Red clay? More like orange, the courts conjure up tasty images of cheddar cheese, orange soda, luscious fruit drinks, confections. Clay courts sparkle with vibrancy. Added to this are the remarkable venues – historic, lush spots such as Monte Carlo, Barcelona, Rome, Madrid and, ultimately, Paris, the city of light.
Flat hitters beware. This is the surface of margin, shape and feel. For several decades, starting in the time of Bjorn Borg, the accent has been on topspin, the ball kicking up high. And in many case these days, thanks to the revolution in string technology, the ball doesn’t just go through the court, but can also jump off it, the space of the court less a rectangle and more a big circle. Still, underspin continues to play its role, be it the skidding slice or that most delicious of point-tilters, the drop shot.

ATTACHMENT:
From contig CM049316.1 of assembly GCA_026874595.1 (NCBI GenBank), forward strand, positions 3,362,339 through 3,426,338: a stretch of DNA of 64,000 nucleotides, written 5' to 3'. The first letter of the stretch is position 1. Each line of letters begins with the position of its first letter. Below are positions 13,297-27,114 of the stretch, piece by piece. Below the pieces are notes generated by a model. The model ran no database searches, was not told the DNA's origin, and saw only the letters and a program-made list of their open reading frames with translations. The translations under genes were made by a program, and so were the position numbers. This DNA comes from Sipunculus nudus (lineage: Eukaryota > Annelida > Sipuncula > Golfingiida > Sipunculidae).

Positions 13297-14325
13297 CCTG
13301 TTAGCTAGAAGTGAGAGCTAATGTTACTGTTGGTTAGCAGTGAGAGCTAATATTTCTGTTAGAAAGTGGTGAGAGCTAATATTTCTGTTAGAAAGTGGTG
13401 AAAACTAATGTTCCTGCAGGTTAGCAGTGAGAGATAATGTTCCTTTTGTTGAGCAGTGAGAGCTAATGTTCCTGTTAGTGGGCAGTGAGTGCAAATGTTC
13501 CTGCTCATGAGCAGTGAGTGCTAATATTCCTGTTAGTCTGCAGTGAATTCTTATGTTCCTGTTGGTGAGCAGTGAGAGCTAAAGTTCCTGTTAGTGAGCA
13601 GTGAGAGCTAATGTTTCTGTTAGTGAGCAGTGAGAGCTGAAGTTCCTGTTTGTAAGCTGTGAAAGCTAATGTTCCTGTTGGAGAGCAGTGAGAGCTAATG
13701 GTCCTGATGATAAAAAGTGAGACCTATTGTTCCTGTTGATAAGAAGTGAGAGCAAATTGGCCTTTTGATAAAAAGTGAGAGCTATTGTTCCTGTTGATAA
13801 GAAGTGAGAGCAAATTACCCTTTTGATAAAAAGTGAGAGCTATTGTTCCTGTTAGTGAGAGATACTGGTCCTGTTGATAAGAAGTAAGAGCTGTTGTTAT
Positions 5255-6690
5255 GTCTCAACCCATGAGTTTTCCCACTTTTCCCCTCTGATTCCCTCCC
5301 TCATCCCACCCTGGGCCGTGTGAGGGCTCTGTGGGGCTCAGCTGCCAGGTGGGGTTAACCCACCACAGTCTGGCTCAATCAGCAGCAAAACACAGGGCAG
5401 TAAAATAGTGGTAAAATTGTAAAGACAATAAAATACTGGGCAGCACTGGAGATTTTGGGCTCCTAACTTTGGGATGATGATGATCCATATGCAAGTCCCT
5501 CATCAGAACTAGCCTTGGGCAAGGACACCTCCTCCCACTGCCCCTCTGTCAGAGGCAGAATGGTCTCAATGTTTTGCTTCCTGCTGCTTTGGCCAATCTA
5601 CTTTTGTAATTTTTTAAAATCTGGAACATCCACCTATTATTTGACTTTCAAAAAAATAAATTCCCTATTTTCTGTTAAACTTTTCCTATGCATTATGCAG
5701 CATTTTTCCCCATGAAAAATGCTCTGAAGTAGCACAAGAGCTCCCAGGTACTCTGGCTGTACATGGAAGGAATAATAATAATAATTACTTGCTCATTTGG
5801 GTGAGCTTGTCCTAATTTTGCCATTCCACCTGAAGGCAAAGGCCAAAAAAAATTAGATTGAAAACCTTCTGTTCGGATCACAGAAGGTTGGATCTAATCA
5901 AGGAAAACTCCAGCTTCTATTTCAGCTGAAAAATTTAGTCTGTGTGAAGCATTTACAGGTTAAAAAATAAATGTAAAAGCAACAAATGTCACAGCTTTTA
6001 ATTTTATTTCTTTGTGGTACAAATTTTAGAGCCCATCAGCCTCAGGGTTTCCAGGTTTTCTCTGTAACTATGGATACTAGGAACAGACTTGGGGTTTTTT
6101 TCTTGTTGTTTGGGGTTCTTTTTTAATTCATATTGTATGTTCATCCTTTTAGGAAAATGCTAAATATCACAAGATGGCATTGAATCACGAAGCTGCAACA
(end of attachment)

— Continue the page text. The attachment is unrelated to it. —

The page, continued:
No other surface so vividly demonstrates the harsh physicality of tennis. This has always been the case, but even more in recent years, as rallies have gotten longer and, most notably, players scarcely have a weakness on either side. With little space to find mercy, competitors must scamper as they never have.
The grit, the grime, the way clay flecks its way onto socks and shoes; all signs of a surface that mixes in with the sweat and labor of effort.
Delicious as clay court season is, please eat the dirt or try to mix it into any food or beverage. All the romance of the surface will dissipate quickly.